As for some Christian churches in the UUA not being on my list, yes, I do know about that — there are about 4 or 5 UU Christian churches I know about which I have not yet included in the churches directory on my website — but I do plan to (probably) add them eventually, after I have a chance to talk to their ministers. The only reason I would not include them is if their ministers tell me Jesus rotted in the tomb rather than rose from the dead, and the resurrection was only mythological. I won’t know until I ask them their position on the resurrection, and I just haven’t had time yet to contact all the ministers that I would potentially like to include in my directory. I am happy to include any UU Christian churches if they really uphold the belief in Christ as the risen Lord. But from what I have heard, there are only about 10 (or maybe up to 15 maximum) such churches in the UUA in the entire denomination. That’s only about 1% of their churches. This is one of the main reasons why I see little long-term future for Christians within the UUA.

    Eric

  10. Steven wrote: “If you think the UUA is rich, you havent been reading carefully enough! The UUA hasnt been rich since the middle 1960s”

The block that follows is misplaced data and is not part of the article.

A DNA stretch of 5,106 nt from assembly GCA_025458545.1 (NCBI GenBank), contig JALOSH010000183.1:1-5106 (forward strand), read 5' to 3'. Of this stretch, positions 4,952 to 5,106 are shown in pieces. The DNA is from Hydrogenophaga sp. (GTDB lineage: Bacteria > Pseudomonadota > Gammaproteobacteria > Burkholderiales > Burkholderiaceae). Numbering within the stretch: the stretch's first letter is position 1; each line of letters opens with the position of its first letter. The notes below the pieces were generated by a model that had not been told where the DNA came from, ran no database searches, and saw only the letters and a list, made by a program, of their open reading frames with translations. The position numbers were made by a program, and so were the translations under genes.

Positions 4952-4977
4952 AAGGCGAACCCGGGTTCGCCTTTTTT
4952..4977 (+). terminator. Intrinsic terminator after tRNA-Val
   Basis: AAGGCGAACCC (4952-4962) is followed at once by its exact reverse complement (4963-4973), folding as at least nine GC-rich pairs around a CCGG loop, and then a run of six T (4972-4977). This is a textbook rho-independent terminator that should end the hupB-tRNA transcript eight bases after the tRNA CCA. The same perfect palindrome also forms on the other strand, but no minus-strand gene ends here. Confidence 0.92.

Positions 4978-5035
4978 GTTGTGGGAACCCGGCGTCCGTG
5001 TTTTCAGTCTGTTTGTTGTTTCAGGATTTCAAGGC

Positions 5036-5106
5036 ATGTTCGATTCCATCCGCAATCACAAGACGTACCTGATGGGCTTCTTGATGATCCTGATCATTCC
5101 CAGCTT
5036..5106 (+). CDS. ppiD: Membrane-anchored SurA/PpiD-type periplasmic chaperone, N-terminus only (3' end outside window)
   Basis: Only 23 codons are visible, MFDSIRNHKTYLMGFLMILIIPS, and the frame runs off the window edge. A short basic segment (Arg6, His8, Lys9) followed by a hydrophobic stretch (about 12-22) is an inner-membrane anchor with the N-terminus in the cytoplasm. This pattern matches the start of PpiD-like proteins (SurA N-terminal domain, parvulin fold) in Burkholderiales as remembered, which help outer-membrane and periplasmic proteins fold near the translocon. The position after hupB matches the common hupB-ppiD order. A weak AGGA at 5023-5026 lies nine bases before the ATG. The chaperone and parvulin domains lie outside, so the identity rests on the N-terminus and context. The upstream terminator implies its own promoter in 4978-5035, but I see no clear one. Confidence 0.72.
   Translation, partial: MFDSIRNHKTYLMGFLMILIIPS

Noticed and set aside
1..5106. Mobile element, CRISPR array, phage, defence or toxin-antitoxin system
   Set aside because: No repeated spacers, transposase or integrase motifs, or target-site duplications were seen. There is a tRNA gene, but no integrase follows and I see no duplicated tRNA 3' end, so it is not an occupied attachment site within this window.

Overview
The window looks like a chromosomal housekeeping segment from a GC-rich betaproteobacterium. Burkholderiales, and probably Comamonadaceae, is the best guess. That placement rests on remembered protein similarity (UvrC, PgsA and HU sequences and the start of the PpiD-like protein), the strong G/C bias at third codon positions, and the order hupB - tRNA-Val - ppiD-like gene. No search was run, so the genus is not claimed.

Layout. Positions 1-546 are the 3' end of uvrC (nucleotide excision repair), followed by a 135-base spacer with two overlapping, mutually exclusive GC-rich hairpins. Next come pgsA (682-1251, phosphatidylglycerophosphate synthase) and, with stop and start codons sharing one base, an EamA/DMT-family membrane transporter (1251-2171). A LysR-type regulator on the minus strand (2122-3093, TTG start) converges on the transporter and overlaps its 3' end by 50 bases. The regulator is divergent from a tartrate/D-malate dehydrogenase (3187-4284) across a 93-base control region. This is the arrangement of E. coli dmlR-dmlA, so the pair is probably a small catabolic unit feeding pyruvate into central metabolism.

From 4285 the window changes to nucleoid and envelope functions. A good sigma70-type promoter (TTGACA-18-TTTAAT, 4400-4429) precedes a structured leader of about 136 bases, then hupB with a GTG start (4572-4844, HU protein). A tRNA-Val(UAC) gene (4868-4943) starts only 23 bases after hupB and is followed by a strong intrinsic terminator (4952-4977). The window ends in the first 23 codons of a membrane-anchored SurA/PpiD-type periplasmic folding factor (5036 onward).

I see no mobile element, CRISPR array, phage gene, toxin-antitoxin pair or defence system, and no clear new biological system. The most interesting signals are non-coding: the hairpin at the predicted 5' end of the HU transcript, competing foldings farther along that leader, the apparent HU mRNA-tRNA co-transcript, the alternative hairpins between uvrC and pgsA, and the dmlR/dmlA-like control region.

The UUA may not be rich compared to other denominations, but they are rich compared to Christian Universalist organizations. The UUA has paid staff, probably has offices, runs programs and projects that require significant sums of money, etc. I don’t know a lot of details, but they definitely have a whole lot more money than any C.U. organization or ministry that is out there. At least it sure seems that way. There is not a single C.U. organization that even has enough money to pay for its founder/president to comfortably live on, let alone to have full-time staff, offices, programs that require money, etc.

    My theory about the lack of money for C.U. is that up until now, C.U. ministries have generally focused on trying to convince fundamentalist evangelical Christians to believe in universal salvation. Because the pool of such people who would ever be willing to embrace this viewpoint is so small, therefore the pool of potential donors is also very small. Just a theory… who knows.

    Eric

  11. A couple of follow-ups. Eric lists some of the best UR sites out there, his own included. But there’s a — ahem — a underuse of technology among those sites, and the probably best (Tentmaker) isn’t nearly as helpful for community-building as it could be. The sites inspired by Concordant Publishing texts tend to be hard for newcomers to understand. That’s put nicely, right?

    There are real live Universalist Christians in UUA-member churches. But very few and aren’t being served through publishing and direct services. Few of any threological stripe are, really. And there isn’t “real” money with the UUA; there are some trusts and well-heeled congregations, but not the deep pockets some imagine. That money there is comes with pretty tight strings; a Faustian bargain. Better to to raise our own or do without.

  12. Scott,